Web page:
Next year I plan to attend college. I got accepted to a local university (Robert Morris University near Pittsburgh, PA), and was granted a $36,000 scholarship ($9,000 per year). I am trying to choose a major at this school that will help me get into the game development industry. The major I am looking at is Computer Information Systems with a concentrated focus on software development. My ultimate goal is to get into a game development company with a programming position, then become a project manager, and either work my way up the ladder further or use the experience I gain to start my own company. I am a programmer with an interest in the business side of game development. This is why I think Computer Information Systems would be a good major for me. It covers both computer software and hardware, allows me to have a focus on software development, and wraps it all together by teaching project management. Obviously, I am also leaning towards going to this school because of the monetary scholarship available to me. Additionally, all internships provided by this school are paid (around $ll/hr), and last year the school couldn't fill all the internships available. My question is, will I be able to get into the game industry going for this major? The school also offers a masters in Information Systems in only an extra half year. I understand that a lot of programmers recommend a major in Computer Science or Software Engineering, but neither of those specific majors are offered at RMU.
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Quote:
Original post by cemedias
will I be able to get into the game industry

Nobody has a crystal ball. Nobody can foretell your future.
Don't do the things in FAQ 24 == http://www.sloperama.com/advice/lesson24.htm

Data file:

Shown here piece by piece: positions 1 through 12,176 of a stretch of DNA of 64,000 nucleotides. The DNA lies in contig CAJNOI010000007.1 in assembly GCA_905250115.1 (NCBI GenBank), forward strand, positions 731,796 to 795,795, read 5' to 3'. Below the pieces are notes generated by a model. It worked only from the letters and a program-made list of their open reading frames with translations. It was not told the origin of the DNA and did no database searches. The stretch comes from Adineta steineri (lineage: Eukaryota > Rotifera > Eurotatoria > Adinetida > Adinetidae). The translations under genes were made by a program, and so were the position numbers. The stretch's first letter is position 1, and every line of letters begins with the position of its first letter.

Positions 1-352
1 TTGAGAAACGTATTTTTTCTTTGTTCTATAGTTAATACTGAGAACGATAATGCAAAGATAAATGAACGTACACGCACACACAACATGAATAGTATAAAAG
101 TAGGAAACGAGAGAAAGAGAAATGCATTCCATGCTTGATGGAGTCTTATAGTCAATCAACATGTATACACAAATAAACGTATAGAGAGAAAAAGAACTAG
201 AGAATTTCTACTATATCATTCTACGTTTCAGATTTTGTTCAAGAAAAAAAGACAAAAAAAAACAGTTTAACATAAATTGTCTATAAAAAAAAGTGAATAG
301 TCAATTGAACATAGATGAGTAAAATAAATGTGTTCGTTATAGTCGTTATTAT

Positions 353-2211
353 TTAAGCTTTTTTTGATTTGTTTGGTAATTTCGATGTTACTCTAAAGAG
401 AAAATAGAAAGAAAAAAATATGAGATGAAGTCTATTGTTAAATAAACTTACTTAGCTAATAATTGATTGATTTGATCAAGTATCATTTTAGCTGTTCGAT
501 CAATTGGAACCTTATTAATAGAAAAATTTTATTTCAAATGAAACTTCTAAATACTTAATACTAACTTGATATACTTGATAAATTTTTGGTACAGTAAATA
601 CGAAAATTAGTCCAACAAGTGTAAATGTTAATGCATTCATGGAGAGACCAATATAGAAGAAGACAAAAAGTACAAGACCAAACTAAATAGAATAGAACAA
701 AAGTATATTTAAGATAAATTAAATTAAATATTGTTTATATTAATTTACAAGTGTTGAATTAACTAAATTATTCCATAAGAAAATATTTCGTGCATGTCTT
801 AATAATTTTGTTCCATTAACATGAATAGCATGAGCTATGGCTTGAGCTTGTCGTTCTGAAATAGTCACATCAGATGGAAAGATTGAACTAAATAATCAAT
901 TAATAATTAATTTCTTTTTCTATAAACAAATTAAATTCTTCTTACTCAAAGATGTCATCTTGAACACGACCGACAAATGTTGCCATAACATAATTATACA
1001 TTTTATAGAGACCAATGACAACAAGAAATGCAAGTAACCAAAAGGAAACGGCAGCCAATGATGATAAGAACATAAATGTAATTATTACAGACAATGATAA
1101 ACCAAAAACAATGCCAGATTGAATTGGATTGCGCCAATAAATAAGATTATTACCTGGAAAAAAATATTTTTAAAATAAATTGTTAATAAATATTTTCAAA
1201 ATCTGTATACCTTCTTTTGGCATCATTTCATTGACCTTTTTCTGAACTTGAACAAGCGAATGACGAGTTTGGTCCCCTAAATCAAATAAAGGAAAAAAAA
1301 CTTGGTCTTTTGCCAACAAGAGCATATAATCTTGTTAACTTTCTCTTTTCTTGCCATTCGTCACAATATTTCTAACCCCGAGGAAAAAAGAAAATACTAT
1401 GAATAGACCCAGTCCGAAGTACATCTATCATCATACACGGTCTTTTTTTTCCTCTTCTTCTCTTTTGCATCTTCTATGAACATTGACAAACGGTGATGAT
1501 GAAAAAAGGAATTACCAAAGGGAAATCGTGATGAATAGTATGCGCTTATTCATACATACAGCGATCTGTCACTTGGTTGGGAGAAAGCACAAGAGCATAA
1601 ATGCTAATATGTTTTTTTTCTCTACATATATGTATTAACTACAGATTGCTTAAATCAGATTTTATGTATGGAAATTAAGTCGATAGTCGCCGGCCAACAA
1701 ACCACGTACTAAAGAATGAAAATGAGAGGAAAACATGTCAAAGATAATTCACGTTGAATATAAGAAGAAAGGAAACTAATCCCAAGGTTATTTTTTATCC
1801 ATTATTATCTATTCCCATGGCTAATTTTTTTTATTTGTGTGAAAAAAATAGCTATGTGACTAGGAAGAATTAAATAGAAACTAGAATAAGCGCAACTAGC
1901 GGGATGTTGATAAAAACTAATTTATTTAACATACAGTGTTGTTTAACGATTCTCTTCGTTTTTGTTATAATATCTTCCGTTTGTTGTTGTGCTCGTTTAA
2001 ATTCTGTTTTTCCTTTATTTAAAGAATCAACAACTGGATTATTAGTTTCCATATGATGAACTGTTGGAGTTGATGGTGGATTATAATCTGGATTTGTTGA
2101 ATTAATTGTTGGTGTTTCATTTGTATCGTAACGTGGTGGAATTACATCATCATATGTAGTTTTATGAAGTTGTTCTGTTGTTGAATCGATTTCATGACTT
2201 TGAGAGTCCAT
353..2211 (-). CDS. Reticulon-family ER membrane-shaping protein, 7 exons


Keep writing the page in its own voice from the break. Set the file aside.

And do the things in FAQ 27 == http://www.sloperama.com/advice/lesson27.htm
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Thanks for the reply, but I don't think I was really clear enough in my question. Tom, that quote was taken out of context; the important part is the degree. I suppose I should have phrased my question: "Generally, will a game developer hire someone that has a degree in Computer Information Systems, or would a degree in Computer Science be more appropriate?". I just want to know if gamedev employers see a major difference in the two degree's; or if they pay more attention to your portfolio and the fact that you got some sort of software development degree, rather than what that degree is for?
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Hi Ceme, you wrote:
>I don't think I was really clear enough in my question... I suppose I should have phrased my question: "Generally, will a game developer hire someone that has a degree in Computer Information Systems, or would a degree in Computer Science be more appropriate?"

Good. A well-phrased question will more often than not get you the answer that you're looking for.

>. I just want to know if gamedev employers see a major difference in the two degree's

Nobody cares what degree you have.
They care that you HAVE a degree.
They care what you can DO with the learning you acquired while getting that degree.
You can SHOW what you can do, if you just show them a great portfolio.
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I appreciate the reply. That is exactly the answer I was looking for. I apologize for the confusion in my first post.